RELATED: 10 Behind-the-Scenes Facts About The Sandman Netflix Series

Although it is only a small sample of what the author has to offer, readers will be treated to a selection of outstanding works. Such stories include “Don’t Ask Jack”, “The Price”, “Chancery” and an excerpt from Cemetery book. All entries are suitable for all ages but definitely have the same flavor that was seen in Sandman.

5 smoke and mirrors

If readers are satisfied with the previous title, smoke and mirrors Great stalker. It’s definitely more fantasy focused than it was in the previous book, but it definitely has a darker feature that fans of the Sandman series will instantly recognize. Besides familiar stories such as “The Price” and “Chivalry”, the book also contains items anchored in Gaiman’s bibliography such as “Nicholas Was…” and “We Can Get Them For You Wholesale”.

Perhaps the most notable entry in the anthology is Gaiman’s “Snow, Glass, Apple”, where the story ofSnow White and the Seven Dwarfs It is said from the evil queen’s point of view. Readers familiar with the work will know that this difference is not a Disney fairy tale.

4 good omen

It’s possible that if viewers have indulged in it The hypnotist, the good omen They’d be next if they didn’t devour it already. As for the series, the Amazon adaptation is surprisingly accurate in the books, but the partnership between Neil Gaiman and Terry Pratchett has resulted in one of the more comedic projects in the fantasy genre.

The series is well made, but a certain kind of humor is only present on the pages of the novel. Pratchett has always had a gift for sarcasm, and Gaiman is a master word maker who paints a vivid picture of the end of days with Crowley and Aziraphale in an effort to prevent it all from going to hell.

3 American Gods

Considered by many to be one of the greatest fantasy novels in the genre, American Gods is a slow-burning wild ride across America with a huge cast of gods and goddesses, lepers, elves, and everything in between. Although the series has a fan base, the novel is an entirely different animal altogether.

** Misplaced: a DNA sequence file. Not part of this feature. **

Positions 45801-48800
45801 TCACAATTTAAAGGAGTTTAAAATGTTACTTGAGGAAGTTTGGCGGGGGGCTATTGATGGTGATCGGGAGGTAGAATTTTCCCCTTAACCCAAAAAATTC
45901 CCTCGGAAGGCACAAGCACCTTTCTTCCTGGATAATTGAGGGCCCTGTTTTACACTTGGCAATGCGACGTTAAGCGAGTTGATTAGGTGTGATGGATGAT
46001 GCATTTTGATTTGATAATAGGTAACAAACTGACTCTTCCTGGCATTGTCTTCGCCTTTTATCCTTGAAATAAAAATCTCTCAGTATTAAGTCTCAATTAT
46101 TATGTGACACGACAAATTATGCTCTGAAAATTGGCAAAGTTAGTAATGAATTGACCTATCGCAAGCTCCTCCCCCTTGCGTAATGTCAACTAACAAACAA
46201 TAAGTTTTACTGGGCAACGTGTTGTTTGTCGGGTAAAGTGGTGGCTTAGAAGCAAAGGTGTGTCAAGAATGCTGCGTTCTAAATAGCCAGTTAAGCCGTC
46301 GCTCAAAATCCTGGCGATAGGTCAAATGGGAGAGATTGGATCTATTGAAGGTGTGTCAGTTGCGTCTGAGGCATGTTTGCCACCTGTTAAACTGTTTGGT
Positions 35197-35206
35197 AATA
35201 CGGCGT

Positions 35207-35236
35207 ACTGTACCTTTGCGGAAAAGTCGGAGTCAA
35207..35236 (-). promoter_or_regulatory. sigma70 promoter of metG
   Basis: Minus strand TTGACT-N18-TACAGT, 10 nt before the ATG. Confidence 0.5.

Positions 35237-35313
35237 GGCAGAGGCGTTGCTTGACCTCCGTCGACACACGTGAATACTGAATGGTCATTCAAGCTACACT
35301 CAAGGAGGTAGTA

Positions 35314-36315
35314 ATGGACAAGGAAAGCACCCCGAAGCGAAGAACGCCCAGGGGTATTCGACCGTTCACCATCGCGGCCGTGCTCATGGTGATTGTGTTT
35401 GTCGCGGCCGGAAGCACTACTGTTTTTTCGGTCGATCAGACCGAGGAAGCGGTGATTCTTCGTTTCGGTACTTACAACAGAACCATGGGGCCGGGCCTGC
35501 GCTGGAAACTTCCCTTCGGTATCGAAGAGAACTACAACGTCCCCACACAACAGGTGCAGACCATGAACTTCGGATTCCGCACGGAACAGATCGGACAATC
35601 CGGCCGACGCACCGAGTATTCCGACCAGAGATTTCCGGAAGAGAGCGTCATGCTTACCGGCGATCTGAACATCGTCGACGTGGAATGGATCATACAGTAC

Related: 10 thought-provoking quotes from the series

After his wife is killed in a car accident, Shadow Moon is led by the mysterious Mr. Wednesday on an adventure of healing, self-discovery, and a battle against the new gods of the modern world. It’s truly a more emotional and magical story than fans think.

2 Coraline

If there’s one novel that Gaiman fans must read, it’s Coraline. Morpheus himself could not have imagined a better nightmare than the surprisingly dark children’s novel. Fans may be more familiar with the stop-motion adaptation than Henry Selick, but the novel is much darker and a stronger dose of nightmare fuel.

The book features another mother, more ferocious, frightening doll embellishments, and another tragically terrifying father waiting for Coraline on the other side of the hidden door. next to American Gods It is arguably one of the writer’s most famous works.

1 The Sandman: The Book of Dreams

Not a comic novel, but an anthology featuring contributions from Neil Gaiman and a host of other authors all on a journey into the dream world and beyond. Regarding not just the dream but all the endless and their adventures, the collection features a great sampling of the Sandman universe.

Until fans get their second season, they will simply have to either keep reading the comics or explore the expanded universe. Of course, there are probably a few fans who will find it problematic to explore more Gaiman legends.

Next up: The 10 best TV shows to watch on Netflix this month